Writing

Cloud Venus, 2017
By Andrew Levine


Consider the possibilities of having access to the greatest supermarket of world-class artworks in one location and the tools to put together works of art that embrace the past, present and multitudes of global culture.  The current work of Andrew Levine strives to do just that with technology joining the treasure trove of New York City’s vast collection of artworks. With the eye of the commercial photographer he is—scouting the museum and gallery environments—he creates mash-ups of world historical artworks and melds them together in unique collaged visualizations.

In his excellent book “Modern Art 1851-1929”, Richard R. Brettell writes of the “graphic traffic of images” and how the preponderance of these images were made available by the millions. This outcome of the Industrial Revolution changed significantly how artists approach art. Prior to Lithography and photography (and now digital delivery) access to artworks were the domain of a lucky few who could travel to cosmopolitan centers and engage personally with the original. This new traffic in graphics – at a low cost and easy accessibility – now allowed anyone and everyone the ability to be an art collector of sorts. Levine follows this path by taking this concept a step further. By visiting the numerous receptacles of artworks he does not bother to purchase the reproduction, but finds his own unique angle and captures it on a digital camera. This image is then uploaded onto a computer for later review and forthcoming artworks. A sort of personal armory of graphics for later trafficking.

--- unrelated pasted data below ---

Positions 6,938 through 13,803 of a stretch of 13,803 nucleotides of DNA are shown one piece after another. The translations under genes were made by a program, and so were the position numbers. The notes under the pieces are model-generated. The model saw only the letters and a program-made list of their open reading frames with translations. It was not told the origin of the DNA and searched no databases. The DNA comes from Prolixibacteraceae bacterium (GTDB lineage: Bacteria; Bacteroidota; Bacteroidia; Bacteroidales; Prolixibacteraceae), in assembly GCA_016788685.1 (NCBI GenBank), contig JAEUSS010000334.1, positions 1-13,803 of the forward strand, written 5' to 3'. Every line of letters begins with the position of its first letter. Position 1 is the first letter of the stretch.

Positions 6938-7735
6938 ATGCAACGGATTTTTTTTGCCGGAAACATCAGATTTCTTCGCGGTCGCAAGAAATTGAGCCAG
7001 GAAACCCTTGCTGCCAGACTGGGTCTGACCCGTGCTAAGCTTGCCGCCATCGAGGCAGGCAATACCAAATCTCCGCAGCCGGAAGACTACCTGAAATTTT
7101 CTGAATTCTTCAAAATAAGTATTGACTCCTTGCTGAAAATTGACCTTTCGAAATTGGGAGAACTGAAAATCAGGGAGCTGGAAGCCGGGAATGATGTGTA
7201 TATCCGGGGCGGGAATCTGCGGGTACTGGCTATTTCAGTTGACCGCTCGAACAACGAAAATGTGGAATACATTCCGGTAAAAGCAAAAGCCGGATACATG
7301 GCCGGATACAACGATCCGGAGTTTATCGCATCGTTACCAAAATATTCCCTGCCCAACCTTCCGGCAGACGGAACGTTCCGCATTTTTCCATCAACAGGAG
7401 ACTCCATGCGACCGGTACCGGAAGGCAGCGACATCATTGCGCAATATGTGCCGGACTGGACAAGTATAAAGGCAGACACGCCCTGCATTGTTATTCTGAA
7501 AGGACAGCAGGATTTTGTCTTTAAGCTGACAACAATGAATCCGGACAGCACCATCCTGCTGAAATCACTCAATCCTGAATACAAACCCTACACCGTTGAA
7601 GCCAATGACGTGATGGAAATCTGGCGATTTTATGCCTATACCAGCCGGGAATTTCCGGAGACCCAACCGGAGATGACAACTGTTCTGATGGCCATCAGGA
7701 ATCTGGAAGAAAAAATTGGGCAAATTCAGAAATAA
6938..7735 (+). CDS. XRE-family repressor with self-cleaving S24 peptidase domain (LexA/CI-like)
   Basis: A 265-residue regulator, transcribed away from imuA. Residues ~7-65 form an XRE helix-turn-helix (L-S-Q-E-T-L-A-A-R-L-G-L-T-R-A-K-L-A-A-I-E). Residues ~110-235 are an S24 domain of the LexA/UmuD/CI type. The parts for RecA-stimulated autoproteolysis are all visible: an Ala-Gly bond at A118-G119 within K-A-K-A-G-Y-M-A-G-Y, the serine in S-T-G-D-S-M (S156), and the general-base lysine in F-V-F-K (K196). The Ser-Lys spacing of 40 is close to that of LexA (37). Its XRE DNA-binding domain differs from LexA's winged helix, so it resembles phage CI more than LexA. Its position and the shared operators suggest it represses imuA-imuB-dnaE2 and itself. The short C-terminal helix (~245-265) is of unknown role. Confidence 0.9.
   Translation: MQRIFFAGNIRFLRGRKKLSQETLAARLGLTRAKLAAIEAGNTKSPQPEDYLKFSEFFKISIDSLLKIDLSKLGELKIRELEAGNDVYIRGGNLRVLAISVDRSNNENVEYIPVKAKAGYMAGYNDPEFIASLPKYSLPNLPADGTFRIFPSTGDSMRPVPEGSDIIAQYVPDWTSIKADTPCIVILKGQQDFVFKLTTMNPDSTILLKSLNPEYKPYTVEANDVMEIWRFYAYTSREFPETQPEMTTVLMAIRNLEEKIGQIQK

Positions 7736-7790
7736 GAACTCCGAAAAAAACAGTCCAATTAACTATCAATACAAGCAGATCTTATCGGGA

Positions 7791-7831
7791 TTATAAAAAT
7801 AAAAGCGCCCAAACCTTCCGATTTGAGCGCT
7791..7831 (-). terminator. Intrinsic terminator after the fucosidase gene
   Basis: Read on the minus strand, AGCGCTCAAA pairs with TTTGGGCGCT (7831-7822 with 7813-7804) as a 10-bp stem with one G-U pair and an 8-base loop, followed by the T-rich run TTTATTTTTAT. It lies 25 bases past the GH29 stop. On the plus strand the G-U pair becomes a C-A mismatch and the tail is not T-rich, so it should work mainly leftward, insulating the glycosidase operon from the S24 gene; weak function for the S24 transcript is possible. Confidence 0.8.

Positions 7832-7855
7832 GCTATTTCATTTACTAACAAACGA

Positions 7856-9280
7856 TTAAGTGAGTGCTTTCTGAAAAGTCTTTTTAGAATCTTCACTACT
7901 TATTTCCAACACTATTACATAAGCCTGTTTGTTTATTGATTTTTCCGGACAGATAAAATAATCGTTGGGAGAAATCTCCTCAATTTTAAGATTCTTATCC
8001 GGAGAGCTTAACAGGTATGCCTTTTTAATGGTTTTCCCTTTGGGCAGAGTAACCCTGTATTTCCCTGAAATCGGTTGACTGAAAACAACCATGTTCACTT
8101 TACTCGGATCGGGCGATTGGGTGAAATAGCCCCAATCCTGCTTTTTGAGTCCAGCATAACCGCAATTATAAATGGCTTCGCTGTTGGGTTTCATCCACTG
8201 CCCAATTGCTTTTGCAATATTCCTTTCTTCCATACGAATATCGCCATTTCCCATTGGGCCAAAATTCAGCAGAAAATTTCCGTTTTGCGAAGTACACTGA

The current piece, “Cloud Venus” is a mix of cut bits, processed images, and type fastened to a board. An image of Venus in bright magenta on a vivid blue cloud creates a figure/ground tension that thrusts the figure forward with the confidence of the serene. Clouds are not stable, yet the Venus emits a radiant calm. Levine’s collage style is also worth noting. After building the image in Photoshop, and then printing it out—just to slice it apart, and then put it back together again—puts in mind that all that we see is really a composite of many disparate parts. If instability is part of the pictures theme, the image cuts and slices— only horizontals and verticals—may bring us back to stability. An exclusion of diagonals also contributes to the stability. The horizontals bring us to a calm relaxed state, while the verticals reach upward to a higher level. A diagonal would disrupt the piece, allowing the surface to slip into depths unknown.

A habitual, even fanatical visitor to the NY art scene, it is a guess as to why classical themes are the current focus of Levine’s work. A devotee to the natural world—his past work consists mainly of flora and insects.  But maybe like the natural world, the Venus is a signifier of peace, calm, and prosperity. Current times are not stable and a reach into that past is a way to counteract that instability. But how to explain the acid blues and magentas? The present is always here in spite of our attempts to transcend them.

Levine, a mix of spiritual and earthbound contributes to the centuries old philosophical dichotomy. Plato points upward to heaven while Aristotle points down to earth. Is it possible to meld the two together in one concrete unity? That takes hard work and may never bear an answer, but the search is worth the trip.